Concrete Pier Design
DEAR TIM: I've heard all kinds of things from friends about concrete foundation piers. To say the least, I'm confused. Some say you just dig a hole and fill it with concrete. Others say you need to be sure it's the right size and shape. Still others say you need to include steel in it. Can you tell me why one would use concrete piers and how you would install them? Are there any products that make it easy for a homeowner? Krista B., Wake Forest, NC
DEAR KRISTA: I'm sure you realize that you need to be careful about taking advice from well-intentioned friends. This is true even if one of them is in the construction industry. Each day I run into folks who have been building for decades using a particular method. It turns out, unfortunately, that they've been doing it wrong all those years.
Concrete piers are vertical structural elements that support the weight of a building or structure. I'm sure a structural engineer would give you a more accurate description, but for the layman, think of them as table legs. The legs of a table support all the weight of the table and things on the table. If the table legs are on a solid floor, the table doesn't sag or tilt.
The same is true for concrete foundation piers. The concrete piers act as the table legs. If they are designed correctly, and placed on solid ground or to a depth that the friction on the sides of the pier is greater than the load placed on the pier, the piers and the structure will not move. That's a good thing!
Some ground beneath houses or buildings is deep sediment where the bedrock can be hundreds of feet below the surface. In these cases, structural engineers rely on the friction between the poured concrete and the soil or sediment to create stability. For the average homeowner that's using a concrete pier to support a deck, room addition or even a home, this is not a big issue. If in doubt, just hire a structural engineer to assist in the design of the pier.
Most concrete piers used around the average home for a deck or other structure are usually no more than 24 or so inches in diameter at the base of the pier. As the pier rises up and out of the ground, it can reduce in size to as small as 10 inches in diameter. The bottom of the pier should always be below the frost line in the area.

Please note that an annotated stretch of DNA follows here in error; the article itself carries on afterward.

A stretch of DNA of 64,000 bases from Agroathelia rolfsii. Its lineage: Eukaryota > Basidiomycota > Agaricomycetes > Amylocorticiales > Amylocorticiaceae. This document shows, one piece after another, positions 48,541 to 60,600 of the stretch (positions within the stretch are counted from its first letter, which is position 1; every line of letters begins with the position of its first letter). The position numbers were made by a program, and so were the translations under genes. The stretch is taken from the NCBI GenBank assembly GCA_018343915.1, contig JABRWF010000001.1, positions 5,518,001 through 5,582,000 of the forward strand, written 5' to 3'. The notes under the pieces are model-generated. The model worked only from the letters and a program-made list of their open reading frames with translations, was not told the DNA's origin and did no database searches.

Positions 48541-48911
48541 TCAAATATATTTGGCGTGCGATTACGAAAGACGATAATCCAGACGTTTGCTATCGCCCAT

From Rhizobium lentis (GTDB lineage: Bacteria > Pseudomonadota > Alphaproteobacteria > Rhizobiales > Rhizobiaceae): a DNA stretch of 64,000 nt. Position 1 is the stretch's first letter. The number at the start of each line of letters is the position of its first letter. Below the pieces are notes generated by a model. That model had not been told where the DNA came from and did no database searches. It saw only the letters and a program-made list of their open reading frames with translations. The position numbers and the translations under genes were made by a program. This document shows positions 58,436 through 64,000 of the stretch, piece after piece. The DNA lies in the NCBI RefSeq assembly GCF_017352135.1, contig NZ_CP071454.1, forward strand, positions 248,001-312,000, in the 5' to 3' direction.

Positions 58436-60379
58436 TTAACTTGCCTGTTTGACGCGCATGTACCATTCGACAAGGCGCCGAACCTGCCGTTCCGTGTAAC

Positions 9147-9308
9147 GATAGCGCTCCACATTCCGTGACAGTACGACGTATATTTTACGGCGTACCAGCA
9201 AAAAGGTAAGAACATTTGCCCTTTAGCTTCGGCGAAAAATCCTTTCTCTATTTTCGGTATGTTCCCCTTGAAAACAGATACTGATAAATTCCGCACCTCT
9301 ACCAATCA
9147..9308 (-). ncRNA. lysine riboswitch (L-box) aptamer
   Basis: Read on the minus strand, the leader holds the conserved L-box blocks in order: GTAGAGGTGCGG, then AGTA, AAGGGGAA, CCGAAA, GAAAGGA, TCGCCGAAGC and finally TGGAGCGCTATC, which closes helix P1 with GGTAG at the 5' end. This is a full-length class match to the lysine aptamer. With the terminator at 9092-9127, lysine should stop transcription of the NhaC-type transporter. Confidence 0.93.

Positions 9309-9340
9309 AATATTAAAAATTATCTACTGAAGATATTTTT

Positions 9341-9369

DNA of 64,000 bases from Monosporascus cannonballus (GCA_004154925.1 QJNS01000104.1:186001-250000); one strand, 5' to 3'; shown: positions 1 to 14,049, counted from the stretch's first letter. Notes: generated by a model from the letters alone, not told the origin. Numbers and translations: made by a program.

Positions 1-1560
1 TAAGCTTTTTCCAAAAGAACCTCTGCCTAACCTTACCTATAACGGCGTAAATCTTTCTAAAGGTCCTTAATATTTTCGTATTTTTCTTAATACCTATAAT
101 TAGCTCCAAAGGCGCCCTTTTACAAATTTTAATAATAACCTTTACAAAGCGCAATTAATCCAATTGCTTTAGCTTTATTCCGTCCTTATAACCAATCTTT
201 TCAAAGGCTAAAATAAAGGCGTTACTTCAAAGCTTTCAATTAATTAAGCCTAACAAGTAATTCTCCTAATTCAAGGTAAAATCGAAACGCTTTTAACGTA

If you're building in the northern hemisphere, piers on the north side of a building that might find themselves in the shade should probably go at least 6 or 8 inches deeper than the frost line. The frost can go deeper into the soil in ground that never receives direct warmth from the sun's rays in the winter months.
It's also very important, in my opinion, that the bottom of the pier be wider than the top. The wider base helps distribute the weight of the structure over more soil. This adds to the stability of the design.
A pier design that's wider at the bottom than the top also helps offset the force of the wind on the structure. The concrete pier acts like an anchor in a wall. It requires enormous upward force to pull a one-piece concrete pier out of the ground that has a wide base. If you use a proper hold-down anchor that's connected to the pier with a long anchor bolt embedded in the concrete, your shed, deck or structure should not blow over.
It used to be hard to create a concrete pier that had this shape. You had to first pour the wide bottom in one concrete pour, carefully place reinforcing steel in the base and wait a day. Then you had to install a heavy-duty cardboard tube that extended up towards the surface. You then filled this with concrete. Believe me, it was not easy.
But now you can purchase a plastic concrete pier form that has the correct shape, it comes with all the needed reinforcing steel pre-cut and pre-bent! The steel fits into slots and holes in the concrete form so the concrete flows around it perfectly. These forms are easy to snap together with no tools, and they're easy to level on compacted soil. You pour all the concrete in minutes saving at least one day in the building process.
You can purchase precast concrete piers for your project, but the trouble is they are heavy - I mean really heavy. You'll need a backhoe or small crane to put them into position. It's possible that you can devise a method to move them by hand or with a group of people, but don't count on it.
Don't underestimate the importance of the reinforcing steel in the concrete piers. It's often overlooked. Steel adds enormous strength to concrete. Be sure the soil under the pier is stable and compacted before you place the concrete pier form and pour the concrete.
You can watch two informative videos that show precast concrete deck piers and the innovative plastic deck pier form at www.AsktheBuilder.com. Just type "building a deck pier video" or "precast concrete deck pier video" into the AsktheBuilder.com search engine.